Livestock attack bill proposes maximum £40,000 fine

Twelve months in prison and a maximum fine of £40,000 are among the tough measures proposed in new legislation to clamp down on livestock worrying in Scotland.

The Dogs (Protection of Livestock) Bill has been tabled by Emma Harper MSP in a bid to help farmers who are left to deal with the devastation of attacks on their livestock.

On Thursday (21 January), MSPs will consider the general principles of the bill and vote whether it should proceed to the next stage for more detailed scrutiny.

See also: What to do if you’re a victim of… sheep worrying

The bill has been recommended for approval by the Rural Economy and Connectivity Committee, which MSPs will take into consideration during Thursday’s vote.

The proposed tougher financial and custodial penalties, as well as greater powers for police to investigate and enforce livestock-worrying offences, have been welcomed by NFU Scotland.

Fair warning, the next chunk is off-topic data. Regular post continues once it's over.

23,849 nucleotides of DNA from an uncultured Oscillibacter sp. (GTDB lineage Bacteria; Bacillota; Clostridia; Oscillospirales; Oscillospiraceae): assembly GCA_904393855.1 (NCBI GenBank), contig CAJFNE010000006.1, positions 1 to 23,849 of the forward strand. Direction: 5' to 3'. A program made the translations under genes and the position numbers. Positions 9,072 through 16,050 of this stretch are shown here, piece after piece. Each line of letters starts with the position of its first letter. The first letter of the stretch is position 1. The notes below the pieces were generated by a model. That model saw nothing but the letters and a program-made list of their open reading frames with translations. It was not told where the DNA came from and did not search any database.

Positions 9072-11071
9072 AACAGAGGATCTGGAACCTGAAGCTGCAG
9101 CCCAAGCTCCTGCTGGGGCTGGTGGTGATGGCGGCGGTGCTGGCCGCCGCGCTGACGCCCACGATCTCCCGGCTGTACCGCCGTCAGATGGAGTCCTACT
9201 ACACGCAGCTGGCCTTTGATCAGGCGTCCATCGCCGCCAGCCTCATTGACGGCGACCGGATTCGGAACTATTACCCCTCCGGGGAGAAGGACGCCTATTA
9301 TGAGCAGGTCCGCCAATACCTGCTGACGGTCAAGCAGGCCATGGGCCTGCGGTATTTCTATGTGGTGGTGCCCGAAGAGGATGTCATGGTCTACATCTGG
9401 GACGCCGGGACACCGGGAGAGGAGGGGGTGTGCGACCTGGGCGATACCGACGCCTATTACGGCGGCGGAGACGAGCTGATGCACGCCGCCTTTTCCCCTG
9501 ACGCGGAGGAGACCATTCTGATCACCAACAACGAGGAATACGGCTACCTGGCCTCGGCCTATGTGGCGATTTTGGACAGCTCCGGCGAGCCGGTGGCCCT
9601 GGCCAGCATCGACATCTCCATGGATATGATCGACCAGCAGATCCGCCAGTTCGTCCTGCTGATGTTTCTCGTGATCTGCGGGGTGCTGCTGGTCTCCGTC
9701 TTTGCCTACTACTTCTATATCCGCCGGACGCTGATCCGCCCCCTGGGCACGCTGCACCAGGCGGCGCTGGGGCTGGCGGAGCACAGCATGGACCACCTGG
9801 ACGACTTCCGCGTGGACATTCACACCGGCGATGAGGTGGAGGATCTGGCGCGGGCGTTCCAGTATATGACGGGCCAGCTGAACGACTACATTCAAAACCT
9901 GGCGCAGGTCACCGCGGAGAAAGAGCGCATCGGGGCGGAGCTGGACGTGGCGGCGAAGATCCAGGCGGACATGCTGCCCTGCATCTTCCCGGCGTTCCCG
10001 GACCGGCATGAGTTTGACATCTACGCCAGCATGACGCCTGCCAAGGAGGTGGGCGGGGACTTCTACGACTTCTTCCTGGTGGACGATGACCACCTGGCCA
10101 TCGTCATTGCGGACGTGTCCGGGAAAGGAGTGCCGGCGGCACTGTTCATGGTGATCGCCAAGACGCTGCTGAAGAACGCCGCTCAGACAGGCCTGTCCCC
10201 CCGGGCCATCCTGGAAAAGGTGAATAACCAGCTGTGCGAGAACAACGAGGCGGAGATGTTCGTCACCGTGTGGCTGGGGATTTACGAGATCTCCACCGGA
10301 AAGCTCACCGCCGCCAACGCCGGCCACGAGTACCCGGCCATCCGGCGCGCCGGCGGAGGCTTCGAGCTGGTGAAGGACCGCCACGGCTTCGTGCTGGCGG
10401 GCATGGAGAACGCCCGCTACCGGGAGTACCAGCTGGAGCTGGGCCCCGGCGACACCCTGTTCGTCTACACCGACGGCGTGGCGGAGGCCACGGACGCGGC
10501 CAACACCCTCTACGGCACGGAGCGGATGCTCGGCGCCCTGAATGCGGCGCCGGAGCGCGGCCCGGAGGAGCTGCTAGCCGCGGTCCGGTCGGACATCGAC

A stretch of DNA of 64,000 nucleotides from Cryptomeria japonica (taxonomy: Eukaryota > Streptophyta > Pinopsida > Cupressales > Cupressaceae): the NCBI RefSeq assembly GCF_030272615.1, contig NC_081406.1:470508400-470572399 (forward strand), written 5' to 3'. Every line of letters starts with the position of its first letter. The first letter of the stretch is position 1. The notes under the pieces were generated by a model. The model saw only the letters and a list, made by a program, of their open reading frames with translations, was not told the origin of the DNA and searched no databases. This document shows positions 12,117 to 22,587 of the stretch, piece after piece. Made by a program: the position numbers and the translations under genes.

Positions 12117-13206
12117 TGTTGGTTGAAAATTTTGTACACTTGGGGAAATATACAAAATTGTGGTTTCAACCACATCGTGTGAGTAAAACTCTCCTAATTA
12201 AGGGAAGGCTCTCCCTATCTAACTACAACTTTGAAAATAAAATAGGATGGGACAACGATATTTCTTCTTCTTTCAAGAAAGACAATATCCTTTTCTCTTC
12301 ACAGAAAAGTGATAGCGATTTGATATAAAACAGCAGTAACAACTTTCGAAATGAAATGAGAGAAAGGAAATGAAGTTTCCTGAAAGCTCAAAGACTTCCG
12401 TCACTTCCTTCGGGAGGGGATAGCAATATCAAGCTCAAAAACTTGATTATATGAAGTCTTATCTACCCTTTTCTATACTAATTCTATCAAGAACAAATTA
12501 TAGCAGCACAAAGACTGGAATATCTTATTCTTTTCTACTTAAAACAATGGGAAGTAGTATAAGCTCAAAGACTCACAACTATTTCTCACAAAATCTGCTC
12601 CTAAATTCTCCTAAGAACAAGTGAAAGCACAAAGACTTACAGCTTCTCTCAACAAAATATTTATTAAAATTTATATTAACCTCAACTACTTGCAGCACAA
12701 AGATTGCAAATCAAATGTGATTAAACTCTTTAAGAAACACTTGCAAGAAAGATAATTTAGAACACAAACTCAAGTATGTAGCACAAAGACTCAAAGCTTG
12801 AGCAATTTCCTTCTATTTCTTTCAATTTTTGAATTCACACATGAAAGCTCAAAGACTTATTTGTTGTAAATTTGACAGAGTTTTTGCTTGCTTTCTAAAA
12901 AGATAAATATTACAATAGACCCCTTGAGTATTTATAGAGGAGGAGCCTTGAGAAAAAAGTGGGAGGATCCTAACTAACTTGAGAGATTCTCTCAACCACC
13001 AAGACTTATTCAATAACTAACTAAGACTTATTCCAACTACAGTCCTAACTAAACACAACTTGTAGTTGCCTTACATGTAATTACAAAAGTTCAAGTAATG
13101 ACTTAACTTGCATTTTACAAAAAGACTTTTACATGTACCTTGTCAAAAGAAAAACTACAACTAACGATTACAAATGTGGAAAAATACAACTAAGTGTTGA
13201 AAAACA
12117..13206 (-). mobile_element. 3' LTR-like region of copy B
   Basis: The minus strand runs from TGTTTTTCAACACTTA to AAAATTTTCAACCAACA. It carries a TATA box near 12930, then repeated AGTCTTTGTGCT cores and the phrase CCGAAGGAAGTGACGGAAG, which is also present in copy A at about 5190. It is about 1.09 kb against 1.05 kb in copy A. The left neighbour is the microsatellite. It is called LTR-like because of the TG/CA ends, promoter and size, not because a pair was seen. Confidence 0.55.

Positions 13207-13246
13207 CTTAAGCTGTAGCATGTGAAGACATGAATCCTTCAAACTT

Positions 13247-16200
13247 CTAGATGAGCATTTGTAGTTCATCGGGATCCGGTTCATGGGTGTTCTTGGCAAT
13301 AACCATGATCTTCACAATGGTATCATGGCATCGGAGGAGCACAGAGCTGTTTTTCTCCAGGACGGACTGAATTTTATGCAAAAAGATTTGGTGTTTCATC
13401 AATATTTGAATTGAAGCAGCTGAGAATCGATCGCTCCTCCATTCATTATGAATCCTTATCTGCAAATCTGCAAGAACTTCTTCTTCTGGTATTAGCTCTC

The union said livestock attacks and dog fouling are two of the biggest issues farmers, crofters and landowners face.


Ms Harper said: “I have agreed to a number of amendments to the bill which will be taken forward at stage two in February.

“These include a technical amendment to include an affirmative procedure for regulations regarding the definition of livestock, increasing the maximum available penalty to 12 months imprisonment or a fine of £40,000, or both, which will be taken forward by the Scottish government, removing provisions authorising inspecting bodies other than the police to carry out investigation, and, finally, removing the power for entry to non-domestic premises without a warrant.”

NFU Scotland president Andrew McCornick encouraged MSPs to support the legislation at its first parliamentary hurdle.

“If approved, this will ensure this important bill for Scotland’s farmers and crofters is one step closer to becoming law before the Scottish parliament is dissolved in advance of the elections in May.

“The progress of this bill is crucial if we are to send out a clear message on this matter,” Mr McCornick said.

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